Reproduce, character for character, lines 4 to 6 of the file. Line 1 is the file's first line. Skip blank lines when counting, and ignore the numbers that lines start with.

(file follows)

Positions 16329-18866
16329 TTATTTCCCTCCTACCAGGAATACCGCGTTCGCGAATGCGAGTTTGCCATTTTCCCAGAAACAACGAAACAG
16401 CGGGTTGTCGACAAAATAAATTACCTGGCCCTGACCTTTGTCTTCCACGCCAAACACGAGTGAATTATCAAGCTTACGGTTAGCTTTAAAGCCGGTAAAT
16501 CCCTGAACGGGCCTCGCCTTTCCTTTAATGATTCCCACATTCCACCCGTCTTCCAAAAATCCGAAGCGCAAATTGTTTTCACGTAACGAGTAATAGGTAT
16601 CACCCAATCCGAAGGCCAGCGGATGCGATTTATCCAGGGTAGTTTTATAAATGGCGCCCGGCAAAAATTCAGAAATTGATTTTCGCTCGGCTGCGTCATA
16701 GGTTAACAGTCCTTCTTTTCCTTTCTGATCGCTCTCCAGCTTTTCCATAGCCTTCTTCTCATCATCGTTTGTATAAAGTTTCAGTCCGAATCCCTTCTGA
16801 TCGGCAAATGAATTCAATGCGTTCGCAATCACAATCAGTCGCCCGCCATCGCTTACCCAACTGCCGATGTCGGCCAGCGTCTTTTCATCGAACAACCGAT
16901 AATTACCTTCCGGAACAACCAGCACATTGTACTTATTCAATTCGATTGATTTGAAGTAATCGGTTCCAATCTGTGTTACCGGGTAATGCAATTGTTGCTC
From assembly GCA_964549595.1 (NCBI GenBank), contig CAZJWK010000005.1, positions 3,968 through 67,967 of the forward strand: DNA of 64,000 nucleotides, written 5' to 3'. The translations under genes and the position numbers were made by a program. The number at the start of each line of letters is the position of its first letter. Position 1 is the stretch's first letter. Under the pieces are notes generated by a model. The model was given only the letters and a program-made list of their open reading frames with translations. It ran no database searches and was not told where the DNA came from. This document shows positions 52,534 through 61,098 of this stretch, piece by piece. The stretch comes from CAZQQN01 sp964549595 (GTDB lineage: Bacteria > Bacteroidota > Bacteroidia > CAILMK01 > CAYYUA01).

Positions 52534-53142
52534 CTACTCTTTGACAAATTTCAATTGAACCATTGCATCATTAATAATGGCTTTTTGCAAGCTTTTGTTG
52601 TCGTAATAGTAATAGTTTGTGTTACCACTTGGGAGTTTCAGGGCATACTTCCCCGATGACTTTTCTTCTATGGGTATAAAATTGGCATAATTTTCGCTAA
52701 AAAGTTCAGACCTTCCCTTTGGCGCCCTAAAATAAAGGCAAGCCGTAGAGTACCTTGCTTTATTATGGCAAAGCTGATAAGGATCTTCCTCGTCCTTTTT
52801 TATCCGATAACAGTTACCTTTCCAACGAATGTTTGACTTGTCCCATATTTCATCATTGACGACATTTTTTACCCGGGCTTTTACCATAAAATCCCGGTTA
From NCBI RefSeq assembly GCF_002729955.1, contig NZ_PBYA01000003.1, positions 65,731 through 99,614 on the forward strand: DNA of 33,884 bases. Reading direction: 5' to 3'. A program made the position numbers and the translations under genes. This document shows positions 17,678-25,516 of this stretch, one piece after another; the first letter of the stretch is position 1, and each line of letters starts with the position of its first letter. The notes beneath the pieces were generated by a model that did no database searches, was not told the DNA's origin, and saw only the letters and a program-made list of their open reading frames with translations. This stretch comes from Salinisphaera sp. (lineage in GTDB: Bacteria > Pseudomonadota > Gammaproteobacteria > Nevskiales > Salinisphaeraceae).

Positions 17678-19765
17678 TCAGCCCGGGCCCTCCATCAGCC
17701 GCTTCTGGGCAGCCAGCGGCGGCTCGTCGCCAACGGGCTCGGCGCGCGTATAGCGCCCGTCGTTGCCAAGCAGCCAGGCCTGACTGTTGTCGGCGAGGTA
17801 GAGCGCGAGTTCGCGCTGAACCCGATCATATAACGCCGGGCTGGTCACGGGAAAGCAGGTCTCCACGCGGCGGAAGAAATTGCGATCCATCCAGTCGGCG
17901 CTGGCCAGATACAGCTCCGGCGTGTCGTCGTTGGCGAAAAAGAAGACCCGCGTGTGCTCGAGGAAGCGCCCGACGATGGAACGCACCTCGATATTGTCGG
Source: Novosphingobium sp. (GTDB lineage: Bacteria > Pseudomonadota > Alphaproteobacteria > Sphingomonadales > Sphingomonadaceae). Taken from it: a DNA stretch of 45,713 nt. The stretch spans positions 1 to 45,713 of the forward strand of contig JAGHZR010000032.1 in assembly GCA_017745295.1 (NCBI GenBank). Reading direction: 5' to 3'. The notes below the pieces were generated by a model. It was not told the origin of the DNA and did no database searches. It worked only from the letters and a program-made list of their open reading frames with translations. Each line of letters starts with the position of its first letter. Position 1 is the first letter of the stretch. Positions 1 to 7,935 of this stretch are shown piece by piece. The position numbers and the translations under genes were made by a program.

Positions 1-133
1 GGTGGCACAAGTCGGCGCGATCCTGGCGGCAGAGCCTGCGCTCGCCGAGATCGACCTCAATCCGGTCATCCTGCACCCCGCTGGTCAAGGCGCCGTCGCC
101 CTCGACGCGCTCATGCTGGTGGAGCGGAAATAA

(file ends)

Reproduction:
16501 CCCTGAACGGGCCTCGCCTTTCCTTTAATGATTCCCACATTCCACCCGTCTTCCAAAAATCCGAAGCGCAAATTGTTTTCACGTAACGAGTAATAGGTAT
16601 CACCCAATCCGAAGGCCAGCGGATGCGATTTATCCAGGGTAGTTTTATAAATGGCGCCCGGCAAAAATTCAGAAATTGATTTTCGCTCGGCTGCGTCATA
16701 GGTTAACAGTCCTTCTTTTCCTTTCTGATCGCTCTCCAGCTTTTCCATAGCCTTCTTCTCATCATCGTTTGTATAAAGTTTCAGTCCGAATCCCTTCTGA